Botnets Still Abound

Robots taking over the world have been a fear propagated by films since the launch of Metropolis in 1927. It seems to get worse with the improvement of special effects and movies like iRobot with Will Smith.  Reality seems to be scarier than fantasy when the likes of “Stephen Hawking fears robots could take over in 100 years.” And even more so as those robots shrink down to the bot-level and wreak havoc on our cyber assets. And when those bots are harnessed into a botnet we truly have something to fear as IT Security.

What Is A Botnet?

The first recorded botnet was named MaXITE in 2003. So, botnets are not new, but for those of you who need a refresher, according to SearchSecurity a botnet is 

“The term botnet is derived from the words robot and network. A bot in this case is a device infected by malware, which then becomes part of a network, or net, of infected devices controlled by a single attacker or attack group.

The botnet malware typically looks for vulnerable devices across the internet, rather than targeting specific individuals, companies or industries. The objective for creating a botnet is to infect as many connected devices as possible, and to use the computing power and resources of those devices for automated tasks that generally remain hidden to the users of the devices.”

There have been dozens of botnet attacks since 2003, all with various levels of impact.

Botnets In Action

There are a number of ways that botnets take action:

  • Telnet:scanning scripts run on an external server in order to scan IP ranges for telnet and SSH server default logins; once identified, they are hijacked and the botnet installed
  • IRC:use simple, low bandwidth communication methods to execute DDoS and SPAM attacks where infected clients can lie dormant until a server connects with them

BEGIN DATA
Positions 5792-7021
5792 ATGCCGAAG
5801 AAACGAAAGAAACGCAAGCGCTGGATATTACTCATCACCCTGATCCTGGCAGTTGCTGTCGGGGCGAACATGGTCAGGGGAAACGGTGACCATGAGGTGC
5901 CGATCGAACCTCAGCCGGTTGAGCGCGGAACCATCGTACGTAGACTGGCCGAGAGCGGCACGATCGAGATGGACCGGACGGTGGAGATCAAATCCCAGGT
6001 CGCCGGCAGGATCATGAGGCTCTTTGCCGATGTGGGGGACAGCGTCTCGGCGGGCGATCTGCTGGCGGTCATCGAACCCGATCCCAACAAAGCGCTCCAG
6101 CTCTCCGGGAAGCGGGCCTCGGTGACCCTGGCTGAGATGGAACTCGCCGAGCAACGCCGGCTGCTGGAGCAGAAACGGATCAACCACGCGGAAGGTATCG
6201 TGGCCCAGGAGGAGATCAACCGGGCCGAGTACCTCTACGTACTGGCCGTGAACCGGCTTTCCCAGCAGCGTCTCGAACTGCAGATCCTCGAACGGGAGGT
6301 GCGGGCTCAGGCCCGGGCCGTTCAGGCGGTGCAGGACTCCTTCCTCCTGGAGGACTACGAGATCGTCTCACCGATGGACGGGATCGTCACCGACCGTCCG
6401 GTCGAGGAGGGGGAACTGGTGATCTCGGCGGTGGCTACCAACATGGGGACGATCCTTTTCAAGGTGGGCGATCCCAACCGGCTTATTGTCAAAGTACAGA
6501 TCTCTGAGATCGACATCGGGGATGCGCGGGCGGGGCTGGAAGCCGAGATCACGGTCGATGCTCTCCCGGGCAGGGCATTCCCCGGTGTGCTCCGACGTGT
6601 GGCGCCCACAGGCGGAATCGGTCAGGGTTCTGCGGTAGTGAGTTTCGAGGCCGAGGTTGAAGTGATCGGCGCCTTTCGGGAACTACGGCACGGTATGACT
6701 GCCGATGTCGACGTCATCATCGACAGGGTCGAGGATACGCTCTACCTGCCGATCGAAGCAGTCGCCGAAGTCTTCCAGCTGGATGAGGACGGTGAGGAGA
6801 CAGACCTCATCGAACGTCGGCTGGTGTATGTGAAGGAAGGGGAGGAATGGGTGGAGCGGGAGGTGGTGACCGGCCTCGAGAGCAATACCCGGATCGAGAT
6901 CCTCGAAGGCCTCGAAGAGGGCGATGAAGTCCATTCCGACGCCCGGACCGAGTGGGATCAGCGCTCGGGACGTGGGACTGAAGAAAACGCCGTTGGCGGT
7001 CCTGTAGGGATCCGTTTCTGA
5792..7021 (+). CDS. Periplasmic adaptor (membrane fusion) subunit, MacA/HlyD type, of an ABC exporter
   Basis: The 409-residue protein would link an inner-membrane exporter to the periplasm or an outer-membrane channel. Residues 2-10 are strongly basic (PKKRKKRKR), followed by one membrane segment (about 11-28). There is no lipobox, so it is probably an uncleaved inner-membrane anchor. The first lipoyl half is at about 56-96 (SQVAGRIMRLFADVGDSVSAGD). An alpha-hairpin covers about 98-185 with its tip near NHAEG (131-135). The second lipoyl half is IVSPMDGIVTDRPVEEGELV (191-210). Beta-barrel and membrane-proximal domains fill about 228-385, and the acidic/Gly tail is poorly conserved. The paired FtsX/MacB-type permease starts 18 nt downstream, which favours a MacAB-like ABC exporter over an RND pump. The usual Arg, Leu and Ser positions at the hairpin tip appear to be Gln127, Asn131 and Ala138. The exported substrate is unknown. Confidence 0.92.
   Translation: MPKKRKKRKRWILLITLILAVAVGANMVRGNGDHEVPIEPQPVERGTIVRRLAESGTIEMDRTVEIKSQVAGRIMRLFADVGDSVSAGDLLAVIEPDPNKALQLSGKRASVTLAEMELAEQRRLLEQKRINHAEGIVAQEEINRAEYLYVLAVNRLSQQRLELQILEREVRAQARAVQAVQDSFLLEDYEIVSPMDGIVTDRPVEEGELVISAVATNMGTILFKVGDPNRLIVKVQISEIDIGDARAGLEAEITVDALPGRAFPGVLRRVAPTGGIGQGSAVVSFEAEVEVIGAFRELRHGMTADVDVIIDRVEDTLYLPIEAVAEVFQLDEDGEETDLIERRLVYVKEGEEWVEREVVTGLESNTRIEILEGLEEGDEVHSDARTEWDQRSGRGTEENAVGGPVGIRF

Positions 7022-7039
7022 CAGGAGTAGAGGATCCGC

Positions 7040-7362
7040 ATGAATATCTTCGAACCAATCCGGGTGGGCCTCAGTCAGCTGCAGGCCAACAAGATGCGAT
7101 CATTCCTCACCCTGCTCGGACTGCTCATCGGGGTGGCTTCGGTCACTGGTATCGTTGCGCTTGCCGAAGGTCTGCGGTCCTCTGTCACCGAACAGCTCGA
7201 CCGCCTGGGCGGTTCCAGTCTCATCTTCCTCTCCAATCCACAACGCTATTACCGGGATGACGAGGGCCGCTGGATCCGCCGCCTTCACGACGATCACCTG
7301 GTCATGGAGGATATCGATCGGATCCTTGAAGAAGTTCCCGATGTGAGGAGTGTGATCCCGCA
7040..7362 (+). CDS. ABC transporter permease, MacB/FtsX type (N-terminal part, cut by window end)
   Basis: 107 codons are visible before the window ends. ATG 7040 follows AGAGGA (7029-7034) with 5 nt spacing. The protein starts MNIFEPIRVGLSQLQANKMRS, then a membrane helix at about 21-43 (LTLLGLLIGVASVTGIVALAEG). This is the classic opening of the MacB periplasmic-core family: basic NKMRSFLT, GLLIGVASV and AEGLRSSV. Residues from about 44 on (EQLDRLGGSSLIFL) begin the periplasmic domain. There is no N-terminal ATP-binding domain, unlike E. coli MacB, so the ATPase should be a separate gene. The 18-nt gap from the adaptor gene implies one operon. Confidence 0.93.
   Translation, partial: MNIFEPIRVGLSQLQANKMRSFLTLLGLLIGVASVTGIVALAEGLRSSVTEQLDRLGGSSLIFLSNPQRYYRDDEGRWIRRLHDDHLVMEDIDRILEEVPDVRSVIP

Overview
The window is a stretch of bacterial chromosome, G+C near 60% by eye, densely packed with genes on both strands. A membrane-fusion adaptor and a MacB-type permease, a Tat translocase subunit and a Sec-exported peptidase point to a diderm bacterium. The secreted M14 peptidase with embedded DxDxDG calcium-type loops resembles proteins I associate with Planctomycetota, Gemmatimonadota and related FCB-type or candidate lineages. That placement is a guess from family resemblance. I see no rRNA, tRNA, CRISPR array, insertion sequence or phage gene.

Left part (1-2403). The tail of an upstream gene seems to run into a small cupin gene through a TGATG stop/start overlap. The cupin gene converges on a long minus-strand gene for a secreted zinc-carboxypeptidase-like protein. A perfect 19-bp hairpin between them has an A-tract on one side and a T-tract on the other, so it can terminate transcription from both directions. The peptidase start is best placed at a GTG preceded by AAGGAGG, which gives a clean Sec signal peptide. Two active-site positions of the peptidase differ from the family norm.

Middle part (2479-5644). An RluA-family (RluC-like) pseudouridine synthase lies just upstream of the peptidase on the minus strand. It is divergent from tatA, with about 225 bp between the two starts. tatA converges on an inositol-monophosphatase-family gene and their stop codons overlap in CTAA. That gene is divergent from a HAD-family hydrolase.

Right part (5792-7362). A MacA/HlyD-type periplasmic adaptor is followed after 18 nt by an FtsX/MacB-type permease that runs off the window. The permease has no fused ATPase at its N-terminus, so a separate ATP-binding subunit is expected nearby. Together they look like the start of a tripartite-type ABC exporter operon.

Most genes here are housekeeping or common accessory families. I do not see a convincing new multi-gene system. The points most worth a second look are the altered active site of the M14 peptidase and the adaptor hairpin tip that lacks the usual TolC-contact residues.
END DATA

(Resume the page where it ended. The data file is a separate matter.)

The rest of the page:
• P2P:peer to peer networks proved to be more resilient than IRC
  • Domains:a zombie computer accesses a specially-designed webpage or domain(s) which serves the list of controlling commands to a large botnet
  • Others:new methods such as the XMPP open source instant message protocoland Torhidden services can bypass filters and communicate with a command & control server.

According to a Wired article titled “The Worst Cybersecurity Breaches of 2018 So Far” the one to watch out for now is VPNFilter:

“At the end of May, officials warned about a Russian hacking campaign that has impacted more than 500,000 routers worldwide. The attack spreads a type of malware, known as VPNFilter, which can be used to coordinate the infected devices to create a massive botnet. But it can also directly spy on and manipulate web activity on the compromised routers. These capabilities can be used for diverse purposes, from launching network manipulation or spam campaigns to stealing data and crafting targeted, localized attacks. VPNFilter can infect dozens of mainstream router models from companies like Netgear, TP-Link, Linksys, ASUS, D-Link, and Huawei. The FBI has been working to neuter the botnet, but researchers are still identifying the full scope and range of this attack.”

Despite how much is known about botnets they remain an effective technique for cyber criminals to breach networks.  It’s time for a new approach.

Static Analysis To The Rescue

Unlike signature-based and behavior-based security, which have both proven to be evaded by determined cyber criminals with publicly documented techniques, Solebit’s SoleGATE uses a static analysis which is faster, more accurate, not OS version dependent and covers 100% of your code, with complete visibility.  With SoleGATE, every line of code is evaluated, making Sandbox evasion techniques ineffective. On average, Solebit analysis time is between milliseconds up to a few seconds. Network Sandboxes typically take 5-15 minutes to perform the same analysis.

Using deep inspection and analysis methods, SoleGATE is able to interpret and detect code in real time and immediately block threats from penetrating your organization. DvC™ has no assumptions on threat heuristics and behavior, and assumes that there is no legitimate reason for executable code to be present in a data file, it relies solely on identifying code existence on non-executables files

See for yourself what SoleGATE can do to deliver evasion proof security in your organization. Register for a demo today.



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